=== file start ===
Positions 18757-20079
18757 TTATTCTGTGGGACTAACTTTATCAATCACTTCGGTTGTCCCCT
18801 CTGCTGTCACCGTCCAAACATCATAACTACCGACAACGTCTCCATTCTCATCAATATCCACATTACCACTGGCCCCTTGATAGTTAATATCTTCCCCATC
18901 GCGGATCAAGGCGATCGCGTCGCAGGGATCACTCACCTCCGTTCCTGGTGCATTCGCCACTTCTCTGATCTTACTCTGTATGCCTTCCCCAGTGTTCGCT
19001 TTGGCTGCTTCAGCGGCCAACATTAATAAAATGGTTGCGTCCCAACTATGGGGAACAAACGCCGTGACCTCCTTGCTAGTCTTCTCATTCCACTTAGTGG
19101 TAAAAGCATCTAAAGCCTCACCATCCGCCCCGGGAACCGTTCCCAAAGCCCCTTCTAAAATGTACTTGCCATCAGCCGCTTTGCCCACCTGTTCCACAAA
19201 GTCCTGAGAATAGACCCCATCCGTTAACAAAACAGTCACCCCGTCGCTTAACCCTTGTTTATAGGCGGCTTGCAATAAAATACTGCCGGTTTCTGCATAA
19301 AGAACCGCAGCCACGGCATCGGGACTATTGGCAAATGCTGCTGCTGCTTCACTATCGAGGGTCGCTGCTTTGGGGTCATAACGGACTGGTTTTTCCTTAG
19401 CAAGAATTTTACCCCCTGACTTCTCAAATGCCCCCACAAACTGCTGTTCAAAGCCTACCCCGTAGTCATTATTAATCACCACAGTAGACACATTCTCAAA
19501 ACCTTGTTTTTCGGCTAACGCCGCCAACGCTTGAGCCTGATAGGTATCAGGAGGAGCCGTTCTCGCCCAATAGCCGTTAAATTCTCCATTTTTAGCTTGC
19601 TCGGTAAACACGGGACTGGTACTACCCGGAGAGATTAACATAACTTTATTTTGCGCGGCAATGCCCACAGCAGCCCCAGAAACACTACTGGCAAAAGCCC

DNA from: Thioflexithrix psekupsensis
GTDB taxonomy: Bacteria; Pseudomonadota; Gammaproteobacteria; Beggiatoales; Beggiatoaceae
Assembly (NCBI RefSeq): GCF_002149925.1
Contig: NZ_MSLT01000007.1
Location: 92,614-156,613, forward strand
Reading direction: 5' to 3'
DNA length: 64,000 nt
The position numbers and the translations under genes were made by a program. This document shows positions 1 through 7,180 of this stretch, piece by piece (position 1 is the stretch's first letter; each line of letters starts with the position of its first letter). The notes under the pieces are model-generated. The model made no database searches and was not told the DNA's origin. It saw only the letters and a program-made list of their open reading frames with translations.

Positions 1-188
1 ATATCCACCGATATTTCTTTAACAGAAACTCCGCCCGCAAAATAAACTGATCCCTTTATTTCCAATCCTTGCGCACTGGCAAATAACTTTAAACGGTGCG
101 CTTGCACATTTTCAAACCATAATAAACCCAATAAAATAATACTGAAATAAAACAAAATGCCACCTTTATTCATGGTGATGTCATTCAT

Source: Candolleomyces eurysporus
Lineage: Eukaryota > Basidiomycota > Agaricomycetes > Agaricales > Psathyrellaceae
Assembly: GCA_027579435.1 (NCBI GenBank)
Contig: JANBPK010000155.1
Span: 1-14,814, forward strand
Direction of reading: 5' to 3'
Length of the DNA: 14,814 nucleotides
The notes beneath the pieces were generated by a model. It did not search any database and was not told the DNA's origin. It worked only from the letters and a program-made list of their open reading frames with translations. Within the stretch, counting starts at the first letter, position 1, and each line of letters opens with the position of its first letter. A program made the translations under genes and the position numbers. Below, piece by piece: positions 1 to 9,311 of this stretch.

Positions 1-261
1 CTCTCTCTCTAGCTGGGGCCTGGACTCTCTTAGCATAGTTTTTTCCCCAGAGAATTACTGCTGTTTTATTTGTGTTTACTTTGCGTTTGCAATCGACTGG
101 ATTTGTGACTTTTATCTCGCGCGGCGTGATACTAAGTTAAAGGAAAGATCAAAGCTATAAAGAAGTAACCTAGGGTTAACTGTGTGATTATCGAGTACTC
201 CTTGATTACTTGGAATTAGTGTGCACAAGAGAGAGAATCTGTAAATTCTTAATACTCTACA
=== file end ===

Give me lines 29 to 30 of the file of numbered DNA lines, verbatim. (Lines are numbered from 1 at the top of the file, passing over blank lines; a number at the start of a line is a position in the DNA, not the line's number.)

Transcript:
Length of the DNA: 14,814 nucleotides
The notes beneath the pieces were generated by a model. It did not search any database and was not told the DNA's origin. It worked only from the letters and a program-made list of their open reading frames with translations. Within the stretch, counting starts at the first letter, position 1, and each line of letters opens with the position of its first letter. A program made the translations under genes and the position numbers. Below, piece by piece: positions 1 to 9,311 of this stretch.